Thomas Chalmers was a pastor in Scotland … arguably the greatest Scottish pastor that country has ever known. Born 1780 – Died 1847. His sermon “The Explusive Power of a New Affection” is perhaps his most famous work. And while I have heard it quoted tons of times, and have read quotes from it, I had never until this weekend read the whole text of the sermon. WOW! My heart has been shaped by so many of the grand truths of the Gospel that he unfolds here. And while much was a refreshing and a clarion call to truths I hold dear, I was struck by a clear and simple statement he made that caught me a bit off guard. I’m just not sure I’ve ever thought of this truth as clearly as I have until reading this. I could literally quote dozens of statements that I highlighted and wrote “Wow!” in the margin, but I’ll cut directly to the “aha moment” I had with Chalmers and the Spirit of God.
“The freer the Gospel, the more sanctifying is the Gospel; and the more it is received as a doctrine of grace, the more will it be felt as a doctrine according to godliness. This is one of the secrets of the Christian life, that the more a man holds of God as a pensioner, the greater is the payment of service that he renders back again.”
This might possibly be the clearest connection made to the grand doctrines of grace and the practice of obedience I have ever read. When we fail to understand and embrace the sovereignty of God in salvation and the inability of man to do anything toward saving himself we likewise fail to understand the complete sanctifying work of the Gospel. When the Gospel is not free, man is much quicker (perhaps even bound) to make his obedience a method of payment to God for what He has done in the Gospel. We understand works righteousness and the evil of the human heart to be performers … it’s in all of us. And we understand obedience is to be a joyful act of worship as sons and daughters. But so many go down the path of preaching “the requirements” of the Gospel, though perhaps not phrased that way. Sermons, books, seminars that are about “commands and to-dos”, because after all how else will we get people to be holy. Now, of course these days, Gospel preaching is much more popular, but is the Gospel preached as free? Not merely as a “free” gift, but “free” of strings attached. It is either free or it is not free. You either have to do nothing, or must oblige God with your life of denial. This is where people start to get freaked out. Isn’t this too what Paul echoed “Shall we sin so that grace may abound” … the teaching in there being that our sin (and our obedience) can’t decrease (or increase) God’s free grace. Augustine said, “Love, and do what you will”. The point again, love is the only response to a free gift, not drawing up a legal contract for monthly payments. Free Gospel heralded … The sanctifying power of the Gospel felt in our lives completely and utterly apart from our works of obedience. I’ll let Chalmers have the last word on this …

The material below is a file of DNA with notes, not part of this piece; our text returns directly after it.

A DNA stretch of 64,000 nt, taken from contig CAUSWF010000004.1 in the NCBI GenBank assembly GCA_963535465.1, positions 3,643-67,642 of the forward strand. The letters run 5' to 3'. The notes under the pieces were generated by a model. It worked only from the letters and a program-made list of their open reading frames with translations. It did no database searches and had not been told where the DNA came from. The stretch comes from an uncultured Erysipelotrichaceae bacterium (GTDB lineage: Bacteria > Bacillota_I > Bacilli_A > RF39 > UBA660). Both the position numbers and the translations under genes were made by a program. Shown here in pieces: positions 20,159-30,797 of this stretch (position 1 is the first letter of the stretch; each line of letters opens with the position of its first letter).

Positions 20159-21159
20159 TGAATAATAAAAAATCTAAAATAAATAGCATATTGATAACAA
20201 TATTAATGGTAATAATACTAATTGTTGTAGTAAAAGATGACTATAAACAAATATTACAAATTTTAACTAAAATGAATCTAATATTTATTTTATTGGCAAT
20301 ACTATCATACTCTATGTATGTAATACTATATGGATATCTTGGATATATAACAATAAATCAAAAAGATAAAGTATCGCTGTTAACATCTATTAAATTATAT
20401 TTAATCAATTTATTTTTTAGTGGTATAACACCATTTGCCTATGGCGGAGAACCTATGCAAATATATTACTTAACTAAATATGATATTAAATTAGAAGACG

“It is only when, as in the Gospel, acceptance is bestowed as a present, without money and without price, that the security which man feels in God is placed beyond the reach of disturbance – or, that he can repose in Him, as one friend reposes in another.”
For Your Freedom through the Free Gospel,